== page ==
Author of Dark Emu, Bruce Pascoe (a Bunurong man), is working to re-engage the Australian continent with traditional harvests. Plants that were grown by the First Nations for centuries in huge farms still exist today, and thanks to Mr Pascoe the public can start to experience their benefits. With the guidance of knowledgeable people like Mr Pascoe, appreciation for native plants that are not only nutritious but perfectly suited to our climate can be cultivated.
Some of the things that I have learned from Bruce Pascoe’s information, both on the internet and on shows that he has been a guest (like Gardening Australia), involve the plants used and how they were grown.
Some* Plants Grown by Australia’s First Farmers;
Hardy, drought-resistant and an excellent substitute to genetically-modified wheat grass; Kangaroo Grass had been used by Australian First Nations people for centuries as a staple ingredient of their bread. When the Kangaroo grass is young, it also makes for excellent fodder for livestock. Kangaroo grass is also one of the plants in Australia that benefits from fires, and grows in a wide range of soil types. It requires no fertiliser or pesticide to grow successfully – it grows plentifully in the wild, where it’s allowed to. (fire also worked to ‘weed out’ unwanted plants)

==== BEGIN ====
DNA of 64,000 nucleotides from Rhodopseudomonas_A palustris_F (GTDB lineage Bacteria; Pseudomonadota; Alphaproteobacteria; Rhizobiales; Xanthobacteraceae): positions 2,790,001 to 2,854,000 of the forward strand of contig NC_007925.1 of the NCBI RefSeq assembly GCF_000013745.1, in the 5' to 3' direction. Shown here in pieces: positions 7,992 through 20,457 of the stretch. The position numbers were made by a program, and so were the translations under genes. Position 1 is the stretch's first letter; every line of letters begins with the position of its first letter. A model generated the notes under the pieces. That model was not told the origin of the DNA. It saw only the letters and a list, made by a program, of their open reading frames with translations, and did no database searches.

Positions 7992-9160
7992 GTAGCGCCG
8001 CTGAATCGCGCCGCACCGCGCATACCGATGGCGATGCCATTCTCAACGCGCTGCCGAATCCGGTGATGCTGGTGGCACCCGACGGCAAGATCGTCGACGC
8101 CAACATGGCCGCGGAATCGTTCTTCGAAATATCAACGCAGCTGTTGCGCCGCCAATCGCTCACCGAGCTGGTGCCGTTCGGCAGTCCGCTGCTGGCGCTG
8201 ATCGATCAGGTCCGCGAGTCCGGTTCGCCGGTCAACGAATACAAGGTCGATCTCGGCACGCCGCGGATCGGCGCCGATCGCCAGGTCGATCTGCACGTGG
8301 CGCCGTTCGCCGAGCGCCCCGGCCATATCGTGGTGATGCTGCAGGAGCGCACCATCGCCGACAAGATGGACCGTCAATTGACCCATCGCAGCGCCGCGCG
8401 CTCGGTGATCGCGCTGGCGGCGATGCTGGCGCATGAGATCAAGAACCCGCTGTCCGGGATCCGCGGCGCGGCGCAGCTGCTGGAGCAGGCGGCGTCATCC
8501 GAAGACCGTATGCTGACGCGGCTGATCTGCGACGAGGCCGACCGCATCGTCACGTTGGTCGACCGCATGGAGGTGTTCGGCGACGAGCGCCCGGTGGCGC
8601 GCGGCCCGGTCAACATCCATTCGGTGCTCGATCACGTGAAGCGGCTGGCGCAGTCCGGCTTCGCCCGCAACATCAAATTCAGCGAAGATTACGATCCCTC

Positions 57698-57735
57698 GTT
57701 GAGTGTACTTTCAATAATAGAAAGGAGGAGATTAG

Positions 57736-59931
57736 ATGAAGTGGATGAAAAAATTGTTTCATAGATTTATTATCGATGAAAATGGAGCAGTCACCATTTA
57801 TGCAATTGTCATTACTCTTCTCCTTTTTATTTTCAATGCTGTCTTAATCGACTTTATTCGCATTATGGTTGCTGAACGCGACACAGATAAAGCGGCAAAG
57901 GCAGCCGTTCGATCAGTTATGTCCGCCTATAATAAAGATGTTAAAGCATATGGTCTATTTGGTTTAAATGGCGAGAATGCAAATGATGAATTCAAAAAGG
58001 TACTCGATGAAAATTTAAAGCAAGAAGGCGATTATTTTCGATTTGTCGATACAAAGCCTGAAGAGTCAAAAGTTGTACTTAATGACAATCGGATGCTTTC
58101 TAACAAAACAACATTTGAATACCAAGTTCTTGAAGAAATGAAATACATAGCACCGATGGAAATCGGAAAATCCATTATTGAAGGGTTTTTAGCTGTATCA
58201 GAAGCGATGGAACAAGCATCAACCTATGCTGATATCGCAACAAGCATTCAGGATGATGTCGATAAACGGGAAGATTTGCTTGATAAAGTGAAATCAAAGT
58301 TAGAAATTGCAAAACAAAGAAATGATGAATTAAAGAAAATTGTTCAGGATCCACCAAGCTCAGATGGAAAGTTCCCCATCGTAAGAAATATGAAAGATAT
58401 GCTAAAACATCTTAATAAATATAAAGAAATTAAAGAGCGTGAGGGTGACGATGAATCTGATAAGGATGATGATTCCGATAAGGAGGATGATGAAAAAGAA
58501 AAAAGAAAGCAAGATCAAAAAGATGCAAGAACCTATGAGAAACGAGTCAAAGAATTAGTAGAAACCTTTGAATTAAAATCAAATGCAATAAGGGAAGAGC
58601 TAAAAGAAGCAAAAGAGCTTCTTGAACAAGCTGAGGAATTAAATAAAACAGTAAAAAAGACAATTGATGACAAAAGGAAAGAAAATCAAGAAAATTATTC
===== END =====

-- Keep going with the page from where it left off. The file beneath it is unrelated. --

By refusing to exhaust stores of Yam by over-harvesting, Yam crops were a gift that kept on giving. Should modern Australians wish to receive the same benefit then all they have to do is identify (or plant) a handful of yams, wait, and keep a count of how many there are.
A small, bitter fruit that grows in suburb-friendly trees. I last saw it used as a garnish for a cocktail, but the berry is very high in antioxidants. This tree is resistant against fire.
Kakadu Lime & Kakadu plum
Lady Apple, Cluster Fig, Water Spinach, Lotus root, Water Lily,
When crushed, the seeds have a hot and spicy flavour – a good substitute to pepper
Said to taste like cherry tomatoes when ripe, the Native Gooseberry also has pain relief properties.
A zesty, almost sherbet-flavored plant
Another delicious fruit, with a flavour crossed between a Grapefruit and a Lime
Can be made into a tasty beverage. Sources say the leaves were used as a tea, and was thought to have medicinal properties.
Wild Parsnip, Sea Celery, Macadamia Nut, Native Cherry, White Elderberry, and MANY more, were cultivated in different parts of the continent (Based on climate – the East Coast is more humid than the West coast due to topographical influences)
Honestly just looking through the list makes me wish we had all these flavours in our every day food. I would hate for it to be over-commercialised BUT if it were to be sold in a mass-produced way, then I will join Mr Pascoe in hoping that the industry directly benefits the surviving Indigenous peoples whose ancestors grew these crops in the first place.